Circle Time is the Best Time

One of my favorite parts of my day at work is leading circle time. For most of my kids, because it is the first half hour of their day at school, they are usually the most focused and eager to learn.  My two year olds (now-turning-three year olds!) can actually sit still and follow directions – amazing. Traditionally, circle time at preschool is the time to teach the essentials – ABCs, colors, shapes, numbers, seasons, days of the week, etc. I try to use as much music as possible during that time. YCCA has several standard circle time songs that every class uses which is a great way to unify the school and to make the transition easier when the kids move up to a new class. Favorites include “Days of the Week” (sung to the tune of the Addams Family theme song) and “Guess Who Came to School Today” where every child gets to stand up and jump when their name is called. 

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Circle Time on Silly Sock Day, March 2016

Over the summer when I found out I would be leading circle time, I decided it was time to write a new hello song. For those of you not familiar with the concept, hello songs are pretty typical in the music therapy world as a way to introduce and/or welcome each person in the session. No matter the population, most music therapists use some sort of ritual or song to get groups started. It’s a way to check in with the group and assess what the needs of the group are going to be that day. Usually a music therapist will use the same hello song for a specific group/individual in every session in order to create a safe, structured environment and then vary the interventions after the hello song.  A hello song should be simple, age appropriate, easy to learn, and engaging. As music therapy students, we all wrote our own hello songs, and at each of my clinical placements every music therapist I worked with had at least one signature hello song. At YCCA, our interns and practicum students lead their own original hello song as their first assignment.

I knew I wanted a new song that was morning-specific, that welcomed the kids and encouraged them to say hello to their peers. As most of my songs get composed, I “wrote” this one while driving (meaning I spent my commute singing aloud to myself in my car until I came up with something I liked). I made sure it had both an A and a B section. The A section is simple and rhythmic and stays consistent. The B section shifts a bit harmonically and allows each child to hear their name sung not once, but twice. You can listen to “Good Morning”on the My Music page. I tried it out my first day with my group of kids and have used it ever since. It took a month or two before my little ones actually sang along but now they yell the lyrics at the top of their little lungs when prompted. I will also vary it, leaving out word to see if they can fill in the blanks. For example, I will sing “Good Morning, My…” And they will shout “Friends!” or I will make them sing the child or teacher’s name.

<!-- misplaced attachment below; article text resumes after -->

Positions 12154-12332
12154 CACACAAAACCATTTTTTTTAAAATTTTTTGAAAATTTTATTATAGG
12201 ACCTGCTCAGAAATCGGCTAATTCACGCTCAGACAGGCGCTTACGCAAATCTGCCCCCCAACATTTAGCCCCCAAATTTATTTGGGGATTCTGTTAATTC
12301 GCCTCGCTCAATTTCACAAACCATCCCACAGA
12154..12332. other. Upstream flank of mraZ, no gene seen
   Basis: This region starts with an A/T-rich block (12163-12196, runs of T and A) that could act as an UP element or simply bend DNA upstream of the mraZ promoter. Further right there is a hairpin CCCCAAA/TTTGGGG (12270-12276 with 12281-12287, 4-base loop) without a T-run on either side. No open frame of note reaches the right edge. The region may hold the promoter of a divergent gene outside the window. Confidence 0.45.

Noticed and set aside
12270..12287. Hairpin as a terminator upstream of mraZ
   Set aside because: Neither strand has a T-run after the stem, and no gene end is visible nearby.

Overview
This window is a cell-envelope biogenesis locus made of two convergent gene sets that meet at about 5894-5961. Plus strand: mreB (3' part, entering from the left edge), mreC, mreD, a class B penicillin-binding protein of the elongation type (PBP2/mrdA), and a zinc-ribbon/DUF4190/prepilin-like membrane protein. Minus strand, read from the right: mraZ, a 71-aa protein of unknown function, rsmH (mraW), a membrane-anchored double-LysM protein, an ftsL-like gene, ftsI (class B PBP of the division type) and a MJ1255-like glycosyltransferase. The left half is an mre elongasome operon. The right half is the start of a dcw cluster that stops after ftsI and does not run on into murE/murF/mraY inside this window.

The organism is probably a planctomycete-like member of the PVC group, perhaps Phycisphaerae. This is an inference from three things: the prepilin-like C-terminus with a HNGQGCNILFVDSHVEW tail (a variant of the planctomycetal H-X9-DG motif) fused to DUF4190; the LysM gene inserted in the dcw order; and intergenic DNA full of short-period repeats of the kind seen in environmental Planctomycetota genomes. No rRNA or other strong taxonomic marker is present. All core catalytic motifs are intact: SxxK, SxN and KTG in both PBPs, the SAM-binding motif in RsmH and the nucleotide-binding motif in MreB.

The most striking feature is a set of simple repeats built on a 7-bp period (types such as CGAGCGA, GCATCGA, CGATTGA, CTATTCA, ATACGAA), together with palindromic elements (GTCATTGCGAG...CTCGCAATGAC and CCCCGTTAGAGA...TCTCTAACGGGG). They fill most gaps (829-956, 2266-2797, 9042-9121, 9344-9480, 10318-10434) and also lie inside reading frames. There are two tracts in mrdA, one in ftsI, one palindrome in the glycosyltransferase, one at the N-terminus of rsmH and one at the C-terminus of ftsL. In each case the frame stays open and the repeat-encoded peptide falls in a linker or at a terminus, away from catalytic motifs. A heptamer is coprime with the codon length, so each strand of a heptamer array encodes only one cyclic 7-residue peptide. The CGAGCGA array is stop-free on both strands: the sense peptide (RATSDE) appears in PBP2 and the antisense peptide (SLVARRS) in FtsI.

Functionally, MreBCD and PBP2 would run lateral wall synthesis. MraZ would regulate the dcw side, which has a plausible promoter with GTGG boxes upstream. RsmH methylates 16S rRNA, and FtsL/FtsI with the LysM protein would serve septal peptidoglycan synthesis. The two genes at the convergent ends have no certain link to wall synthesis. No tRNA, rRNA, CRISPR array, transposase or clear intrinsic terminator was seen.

My favorite part of singing this song is the look on each child’s face as I sing their name. In general children love to hear their name in a song, and when their parents have just dropped them off at school and they are feeling a little unsure, hearing their name makes them feel important. Most get a huge grin on their face, some wave shyly, others stand up and jump, one even does a semi-handstand/yoga pose.  It gives them a chance to show off their individuality and give them a special moment where they know they are safe and loved. And no matter our age, we all need those moments of feeling safe and loved so we can be free to be ourselves.


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